September 6, 2014

Central Park Five Settlement Finalized

The settlement of the Central Park Five civil case, stemming from the arrest of five young men for the violent rape and assault of a young woman, known as the Central Park Jogger, was formally accepted by the court on Friday. (See here). The $41 million settlement was reached some time ago, and I have made my thoughts known previously.

But with the resolution yesterday came a statement by New York City Corporation Counsel that bears some scrutiny. Specifically, Zachary Carter said,

[The settlement for $41 million] should not be construed as an acknowledgment that the convictions of these five plaintiffs were the result of law enforcement misconduct. On the contrary, our review of the record suggests that both the investigating detectives and the assistant district attorneys involved in the case acted reasonably, given the circumstances with which they were confronted on April 19, 1989 and thereafter.

Carter's statement is notable for it's overt support of the police and prosecutors, an attempt to salve the wounds the settlement most definitely opened up at 1 Police Plaza.

It also caught my eye because it's complete bullshit.

Let's back up a bit. By way of background, the City just paid approximately $1 million per year, per plaintiff. That is a much higher annual rate than normal. In contrast, Jabbar Collins settled his federal claims for 16 years imprisonment for $10 million. Yes, he also received $3 million from New York State, but still, he was paid at a lower rate than the Central Park Five.

Well, you say, they have a better case than Collins, right? After all, Bill de Blasio promised to pay them while on the campaign trail. And there's the rub. They most definitely did not have the better case. I'm not saying they should have been convicted or that they shouldn't be paid. But it was a defensible case. The City needed only to establish that the cops and prosecutors did not deliberately frame them, that any errors or missteps were made in good faith or that a reasonable police officer could have believed that these actions would not have violated the plaintiffs' constitutional rights. Yet, de Blasio had made his promise and he stuck to it, even though doing so meant reversing course 180 degrees after years and years of bitter, acrimonious litigation.

As Len Levitt recently wrote,

To win monetary damages, the five had to prove the police and prosecutors were not merely wrong or negligent. They had to prove deliberate abuse and misconduct.
On the contrary, it appeared that on the night of the rape, the five were in another section of the park, “wilding,” or beating up other people. As depicted in their videotaped confessions, they implicated each other without coercion.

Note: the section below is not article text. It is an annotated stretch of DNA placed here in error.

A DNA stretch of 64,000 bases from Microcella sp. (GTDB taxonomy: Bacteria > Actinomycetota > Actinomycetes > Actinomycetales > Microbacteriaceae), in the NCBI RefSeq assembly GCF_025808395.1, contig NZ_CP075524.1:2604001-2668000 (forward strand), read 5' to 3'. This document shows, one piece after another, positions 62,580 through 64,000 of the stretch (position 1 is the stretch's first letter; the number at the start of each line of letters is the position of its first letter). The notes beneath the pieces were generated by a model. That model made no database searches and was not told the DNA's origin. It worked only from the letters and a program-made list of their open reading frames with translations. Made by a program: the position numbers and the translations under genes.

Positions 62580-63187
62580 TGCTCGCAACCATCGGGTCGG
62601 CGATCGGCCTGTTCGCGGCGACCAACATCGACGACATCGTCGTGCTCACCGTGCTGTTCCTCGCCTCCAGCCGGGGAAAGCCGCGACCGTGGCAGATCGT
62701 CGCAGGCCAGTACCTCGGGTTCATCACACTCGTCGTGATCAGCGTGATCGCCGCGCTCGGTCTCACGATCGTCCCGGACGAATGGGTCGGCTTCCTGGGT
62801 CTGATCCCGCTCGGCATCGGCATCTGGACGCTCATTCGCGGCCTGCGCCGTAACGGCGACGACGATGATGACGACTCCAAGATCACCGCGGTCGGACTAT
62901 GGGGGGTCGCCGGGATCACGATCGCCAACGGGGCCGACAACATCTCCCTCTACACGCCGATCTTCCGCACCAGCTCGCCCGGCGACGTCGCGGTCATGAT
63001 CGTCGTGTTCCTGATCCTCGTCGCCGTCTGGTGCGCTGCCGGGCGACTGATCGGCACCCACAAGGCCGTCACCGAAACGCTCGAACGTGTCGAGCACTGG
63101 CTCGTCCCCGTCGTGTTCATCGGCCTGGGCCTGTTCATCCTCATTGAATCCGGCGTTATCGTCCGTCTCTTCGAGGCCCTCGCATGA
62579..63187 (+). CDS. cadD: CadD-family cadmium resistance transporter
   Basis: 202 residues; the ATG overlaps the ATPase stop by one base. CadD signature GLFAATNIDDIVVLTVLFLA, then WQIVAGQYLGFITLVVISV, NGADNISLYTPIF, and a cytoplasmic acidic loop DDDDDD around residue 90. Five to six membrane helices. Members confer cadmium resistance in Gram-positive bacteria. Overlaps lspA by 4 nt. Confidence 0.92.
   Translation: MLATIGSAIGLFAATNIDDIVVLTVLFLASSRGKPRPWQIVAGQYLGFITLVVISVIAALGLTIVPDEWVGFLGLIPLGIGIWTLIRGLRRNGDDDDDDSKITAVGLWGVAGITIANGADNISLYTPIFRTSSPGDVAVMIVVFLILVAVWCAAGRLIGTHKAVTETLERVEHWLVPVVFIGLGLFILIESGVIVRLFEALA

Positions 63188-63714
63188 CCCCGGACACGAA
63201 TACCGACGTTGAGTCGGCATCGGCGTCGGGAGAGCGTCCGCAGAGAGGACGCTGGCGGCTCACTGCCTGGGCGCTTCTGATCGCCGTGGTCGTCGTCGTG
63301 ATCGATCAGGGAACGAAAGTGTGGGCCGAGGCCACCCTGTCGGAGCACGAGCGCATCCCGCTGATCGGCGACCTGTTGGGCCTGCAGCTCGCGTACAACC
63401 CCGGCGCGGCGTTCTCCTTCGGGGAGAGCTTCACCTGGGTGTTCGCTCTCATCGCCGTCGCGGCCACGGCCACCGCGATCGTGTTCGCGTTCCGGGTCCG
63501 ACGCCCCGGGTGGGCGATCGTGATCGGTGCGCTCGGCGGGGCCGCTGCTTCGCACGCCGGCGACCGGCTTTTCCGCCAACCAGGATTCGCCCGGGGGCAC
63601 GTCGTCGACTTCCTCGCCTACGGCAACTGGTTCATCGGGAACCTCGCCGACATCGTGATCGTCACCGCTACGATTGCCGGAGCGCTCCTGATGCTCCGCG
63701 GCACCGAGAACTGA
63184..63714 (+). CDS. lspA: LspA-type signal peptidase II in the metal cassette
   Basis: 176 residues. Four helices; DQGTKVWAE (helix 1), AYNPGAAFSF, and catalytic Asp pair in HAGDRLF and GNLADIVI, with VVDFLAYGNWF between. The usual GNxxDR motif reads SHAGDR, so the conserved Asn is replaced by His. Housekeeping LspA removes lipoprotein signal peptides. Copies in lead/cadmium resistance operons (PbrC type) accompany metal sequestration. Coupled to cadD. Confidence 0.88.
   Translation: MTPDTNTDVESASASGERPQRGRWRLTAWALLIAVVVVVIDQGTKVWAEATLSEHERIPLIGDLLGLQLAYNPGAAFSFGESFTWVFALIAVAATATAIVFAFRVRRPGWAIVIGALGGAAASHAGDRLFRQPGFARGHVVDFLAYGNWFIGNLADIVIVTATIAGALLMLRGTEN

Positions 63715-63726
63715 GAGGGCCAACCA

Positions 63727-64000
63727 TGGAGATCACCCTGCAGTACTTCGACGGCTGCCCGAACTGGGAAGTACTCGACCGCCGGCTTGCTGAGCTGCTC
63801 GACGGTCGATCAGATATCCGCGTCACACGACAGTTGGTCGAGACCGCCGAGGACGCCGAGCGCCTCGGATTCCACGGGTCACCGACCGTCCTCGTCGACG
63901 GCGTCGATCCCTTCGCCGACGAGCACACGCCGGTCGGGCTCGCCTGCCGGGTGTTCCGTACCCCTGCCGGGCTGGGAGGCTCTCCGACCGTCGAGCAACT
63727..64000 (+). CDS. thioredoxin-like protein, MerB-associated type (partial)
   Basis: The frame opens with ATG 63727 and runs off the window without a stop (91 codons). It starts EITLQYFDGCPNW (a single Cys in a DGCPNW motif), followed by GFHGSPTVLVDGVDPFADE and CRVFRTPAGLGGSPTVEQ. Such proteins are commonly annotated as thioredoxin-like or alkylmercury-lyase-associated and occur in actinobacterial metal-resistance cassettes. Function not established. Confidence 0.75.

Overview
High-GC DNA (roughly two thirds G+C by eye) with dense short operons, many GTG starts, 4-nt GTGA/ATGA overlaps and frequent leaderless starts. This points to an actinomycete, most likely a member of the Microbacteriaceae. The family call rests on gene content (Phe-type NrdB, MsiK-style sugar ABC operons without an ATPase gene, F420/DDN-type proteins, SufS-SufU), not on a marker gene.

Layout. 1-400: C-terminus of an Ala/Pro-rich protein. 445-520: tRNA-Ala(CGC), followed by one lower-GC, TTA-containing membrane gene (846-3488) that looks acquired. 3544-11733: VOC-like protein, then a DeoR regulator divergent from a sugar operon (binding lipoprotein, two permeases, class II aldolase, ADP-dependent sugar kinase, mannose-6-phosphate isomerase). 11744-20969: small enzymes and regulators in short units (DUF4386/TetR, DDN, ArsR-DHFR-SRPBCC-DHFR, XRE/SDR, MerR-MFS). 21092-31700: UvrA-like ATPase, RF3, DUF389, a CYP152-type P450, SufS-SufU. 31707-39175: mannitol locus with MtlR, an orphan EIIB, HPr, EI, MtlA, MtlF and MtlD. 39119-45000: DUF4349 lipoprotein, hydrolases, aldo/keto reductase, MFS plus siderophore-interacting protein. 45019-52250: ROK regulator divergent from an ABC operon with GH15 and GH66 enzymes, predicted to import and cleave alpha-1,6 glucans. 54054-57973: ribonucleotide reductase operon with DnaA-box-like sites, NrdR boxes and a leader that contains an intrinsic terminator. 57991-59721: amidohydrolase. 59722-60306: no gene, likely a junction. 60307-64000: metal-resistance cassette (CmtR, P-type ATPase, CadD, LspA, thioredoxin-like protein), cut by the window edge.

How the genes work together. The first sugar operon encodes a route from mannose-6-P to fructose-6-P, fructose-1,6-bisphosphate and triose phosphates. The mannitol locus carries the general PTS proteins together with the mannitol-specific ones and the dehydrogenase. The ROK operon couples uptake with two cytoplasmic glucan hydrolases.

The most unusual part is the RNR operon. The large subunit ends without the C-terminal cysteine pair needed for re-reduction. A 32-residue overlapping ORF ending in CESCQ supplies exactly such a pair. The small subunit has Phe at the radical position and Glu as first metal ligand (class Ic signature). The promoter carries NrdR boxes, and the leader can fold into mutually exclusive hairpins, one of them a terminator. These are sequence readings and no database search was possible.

The $40 million settlement was the largest on record for a case of wrongful conviction and offended many in the police department, which had conducted its own investigation that raised many of these issues. De Blasio’s unspoken message: I don’t care.

Carter would have you believe that the money was paid because five men spent a collective 41 years in jail for a crime they conclusively did not commit. He would also have you believe that nobody on the side of law enforcement did anything wrong in procuring the convictions, that it was just a perfect storm. Of course, if he believed the latter statement, and thought there was some evidence to support this, the City could have fought this case and quite possibly have won across the board. Yet, the City not only folded, it paid the largest settlement in its history for a case like this.

That's just because the new administration has a heightened sense of fairness and justice, right? Isn't it because they're committed to doing the right thing by people, even if it costs the City millions of dollars? Well, that would be refreshing, and I'm hoping against hope that my skepticism is misplaced.

Ask around our small community of civil rights lawyers and you will hear that it's still business as usual. Philosophically, it's pretty much the same as it was before litigating against the City in the ordinary, run of the mill cases. Sure, de Blasio changed course radically in the Stop and Frisk litigation, the CP 5 case, and the old RNC litigation that had been dragging on for years, but that's just about it. He paid Jabbar Collins, but that doesn't really count, he pretty much had to. Collins was whipping the City in Court and a loss loomed on the horizon.

For those of us that represent anonymous folks, average citizens who are falsely arrested, maltreated, physically abused, and wrongly prosecuted on a small scale, people whose lives are disrupted and turned upside down without cause or justification, and more importantly, without fanfare or public concern, the opposition is just as bitter, just as staunch as it was before.

I'm happy for the Central Park Five. But let's not believe just yet that fairness and justice have swept through City Hall or 1 Police Plaza. With very few exceptions, born of political or legal necessity, it's the same old same old.

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